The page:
The Astros are good. The Red Sox have learned this firsthand over the last couple of weeks, over which they’ve gone 1-5 against Houston, with another chance to lose Thursday. In the longer term, it looks, yet again, like getting to the AL pennant will run through the Astros in some way, and right now the Sox are not prepared to beat them.
If they are Boston’s boogeymen, the Sox are in good company. While Yankees fans still have choice words for Sox fans in and around the tri-state area (hello), their hatred for the Astros is palpable, and their hatred is encouraged by the team. I mean how else can you diagnose a situation where Brett Gardner was psyched up—and psyched out, as it happened, thankfully—to play Boston because their manager used to be on the Astros? The Sox are so much less actively hated by Yankees fans right now than the Astros as to make it not a contest.
Speaking of not a contest: The Yankees against the Sox, and the Sox against the Astros. This brutal stretch of the Sox’s season has been clarifying about the hierarchy of these particular teams, all of which have World Series dreams. Right now the Sox can’t hang with Houston, but the playoffs are not right now.
If Houston is Boston’s Boogeyman, so to speak, the way to beat them is to fight fire with fire. And the fire the Sox have in reserve goes by the name of Chris Sale and could make all the difference against the Astros in September and October, if everything goes right. Assuming good health, which I think is fair given the length of his absence, Sale’s return will be like adding an ace at the trade deadline, albeit one who needs to stretch out his innings to start, and no, not out of the bullpen. When you’ve got a weapon like that, you don’t wait to use it.
A Sox team with a healthy Chris Sale can, and should, beat anyone on any given day, even the Astros. That it only works out that way two-thirds of the time or whatever hardly matters. Right now, the Sox are entering games against Houston at a disadvantage—the disadvantage being that none of Boston’s surprisingly effective starting pitchers can seem to get anything past Houston’s hitters. I don’t even care if the Astros are cheating or not, frankly, for purposes of the exercise. What Boston needs is a pitcher so good he could tell the batters what’s coming and they still wouldn’t hit it. Sale is that guy.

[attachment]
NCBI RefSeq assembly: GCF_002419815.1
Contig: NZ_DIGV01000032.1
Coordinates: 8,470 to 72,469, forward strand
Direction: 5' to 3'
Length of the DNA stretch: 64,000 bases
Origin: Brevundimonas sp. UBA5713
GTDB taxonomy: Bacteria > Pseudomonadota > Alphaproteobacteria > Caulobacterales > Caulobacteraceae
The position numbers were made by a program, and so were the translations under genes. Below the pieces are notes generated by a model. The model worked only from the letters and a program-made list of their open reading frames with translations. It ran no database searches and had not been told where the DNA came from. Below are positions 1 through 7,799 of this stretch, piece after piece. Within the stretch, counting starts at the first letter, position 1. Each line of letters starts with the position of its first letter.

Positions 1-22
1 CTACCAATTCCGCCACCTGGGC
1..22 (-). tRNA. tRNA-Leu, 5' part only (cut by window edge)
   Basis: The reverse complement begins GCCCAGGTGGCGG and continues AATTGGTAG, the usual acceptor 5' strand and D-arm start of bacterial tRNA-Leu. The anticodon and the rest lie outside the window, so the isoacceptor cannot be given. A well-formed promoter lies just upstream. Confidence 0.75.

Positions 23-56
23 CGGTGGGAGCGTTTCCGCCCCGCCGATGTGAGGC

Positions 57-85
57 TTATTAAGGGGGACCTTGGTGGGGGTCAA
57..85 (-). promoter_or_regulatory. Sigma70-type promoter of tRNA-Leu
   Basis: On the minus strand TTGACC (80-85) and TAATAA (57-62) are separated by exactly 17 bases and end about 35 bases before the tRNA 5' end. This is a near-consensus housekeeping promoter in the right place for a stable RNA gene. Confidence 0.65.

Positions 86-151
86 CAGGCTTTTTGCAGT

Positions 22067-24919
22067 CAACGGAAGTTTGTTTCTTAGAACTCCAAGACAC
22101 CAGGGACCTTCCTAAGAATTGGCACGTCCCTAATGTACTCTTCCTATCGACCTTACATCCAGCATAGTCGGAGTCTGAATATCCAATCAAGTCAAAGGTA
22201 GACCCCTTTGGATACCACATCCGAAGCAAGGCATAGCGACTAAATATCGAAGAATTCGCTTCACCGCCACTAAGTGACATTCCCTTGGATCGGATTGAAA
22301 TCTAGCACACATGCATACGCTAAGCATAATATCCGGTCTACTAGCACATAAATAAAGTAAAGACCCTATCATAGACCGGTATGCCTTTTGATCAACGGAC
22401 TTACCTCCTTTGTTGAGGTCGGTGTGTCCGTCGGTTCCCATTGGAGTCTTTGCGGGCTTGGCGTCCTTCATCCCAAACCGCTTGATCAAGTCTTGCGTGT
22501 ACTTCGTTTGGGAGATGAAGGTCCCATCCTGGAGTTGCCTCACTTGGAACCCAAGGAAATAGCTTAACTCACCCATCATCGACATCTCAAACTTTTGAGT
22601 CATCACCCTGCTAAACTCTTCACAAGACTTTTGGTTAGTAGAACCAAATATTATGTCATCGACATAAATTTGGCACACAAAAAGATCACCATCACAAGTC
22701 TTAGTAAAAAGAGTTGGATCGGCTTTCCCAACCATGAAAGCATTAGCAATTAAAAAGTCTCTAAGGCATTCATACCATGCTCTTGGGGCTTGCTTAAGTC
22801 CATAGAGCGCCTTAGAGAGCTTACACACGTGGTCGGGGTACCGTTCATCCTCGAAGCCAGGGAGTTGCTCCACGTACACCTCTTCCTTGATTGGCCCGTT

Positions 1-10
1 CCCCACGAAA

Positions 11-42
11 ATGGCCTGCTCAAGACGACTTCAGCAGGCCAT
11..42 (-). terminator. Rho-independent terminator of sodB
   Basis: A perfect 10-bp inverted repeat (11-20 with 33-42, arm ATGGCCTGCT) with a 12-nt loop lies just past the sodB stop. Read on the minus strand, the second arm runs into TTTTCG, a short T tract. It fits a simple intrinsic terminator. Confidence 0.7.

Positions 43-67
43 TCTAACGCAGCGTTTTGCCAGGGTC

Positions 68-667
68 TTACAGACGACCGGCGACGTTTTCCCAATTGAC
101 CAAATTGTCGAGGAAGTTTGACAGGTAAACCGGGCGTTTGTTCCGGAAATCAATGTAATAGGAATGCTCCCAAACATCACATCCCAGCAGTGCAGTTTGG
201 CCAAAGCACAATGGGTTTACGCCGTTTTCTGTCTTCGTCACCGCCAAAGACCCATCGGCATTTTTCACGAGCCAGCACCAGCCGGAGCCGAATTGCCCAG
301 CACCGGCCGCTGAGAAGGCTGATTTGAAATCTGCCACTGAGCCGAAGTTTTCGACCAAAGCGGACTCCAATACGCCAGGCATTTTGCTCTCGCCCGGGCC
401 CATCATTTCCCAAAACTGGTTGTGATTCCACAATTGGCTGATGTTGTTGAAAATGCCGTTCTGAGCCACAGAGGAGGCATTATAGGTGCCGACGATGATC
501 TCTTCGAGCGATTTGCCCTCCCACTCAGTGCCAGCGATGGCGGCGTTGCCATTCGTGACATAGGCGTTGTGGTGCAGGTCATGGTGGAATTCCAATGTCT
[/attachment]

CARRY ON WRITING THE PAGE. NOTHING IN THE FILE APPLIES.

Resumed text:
To be clear, a Red Sox team with Sale would still probably be an underdog to these Astros given how well Houston has been playing, and with several games in Texas, yes, you don’t know what sort of shenanigans would be afoot. This must have been what every AFC team felt like for a decade-plus after SpyGate when they came to Foxboro. They didn’t just have to adjust for the talent gap; they had to prepare for extracurricular machinations real or imagined, but the preparation was very real.
So I’m not sweating these late spring losses, is the point, because this isn’t the Sox team that needs to beat back Houston. That one has Sale, Jarren Duran, maybe Joey Gallo, and has probably already won a playoff series. This one is studying Houston, looking for weaknesses while biding its time. When the 2001 Rams were running roughshod over the league, they played the Patriots mid-season and eked out a win, after which Mike Martz told his players they’d probably play the Patriots again in the Super Bowl. He was right. The story wasn’t over until the season was.
That’s how I feel right now. There is no reason to panic. Chris Sale is coming, and it could make all the difference.